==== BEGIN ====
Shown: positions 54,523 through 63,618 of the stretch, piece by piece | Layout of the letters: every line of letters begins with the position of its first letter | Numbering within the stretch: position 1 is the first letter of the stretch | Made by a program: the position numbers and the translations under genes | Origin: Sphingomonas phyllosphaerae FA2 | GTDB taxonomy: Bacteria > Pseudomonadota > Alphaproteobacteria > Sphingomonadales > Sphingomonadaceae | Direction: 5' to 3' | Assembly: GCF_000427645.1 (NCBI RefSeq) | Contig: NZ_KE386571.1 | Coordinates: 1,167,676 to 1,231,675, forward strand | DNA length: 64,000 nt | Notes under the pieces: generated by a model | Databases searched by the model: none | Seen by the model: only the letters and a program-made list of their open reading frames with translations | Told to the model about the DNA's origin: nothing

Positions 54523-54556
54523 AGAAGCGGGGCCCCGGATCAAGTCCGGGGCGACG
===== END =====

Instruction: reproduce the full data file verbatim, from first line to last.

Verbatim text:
Shown: positions 54,523 through 63,618 of the stretch, piece by piece | Layout of the letters: every line of letters begins with the position of its first letter | Numbering within the stretch: position 1 is the first letter of the stretch | Made by a program: the position numbers and the translations under genes | Origin: Sphingomonas phyllosphaerae FA2 | GTDB taxonomy: Bacteria > Pseudomonadota > Alphaproteobacteria > Sphingomonadales > Sphingomonadaceae | Direction: 5' to 3' | Assembly: GCF_000427645.1 (NCBI RefSeq) | Contig: NZ_KE386571.1 | Coordinates: 1,167,676 to 1,231,675, forward strand | DNA length: 64,000 nt | Notes under the pieces: generated by a model | Databases searched by the model: none | Seen by the model: only the letters and a program-made list of their open reading frames with translations | Told to the model about the DNA's origin: nothing

Positions 54523-54556
54523 AGAAGCGGGGCCCCGGATCAAGTCCGGGGCGACG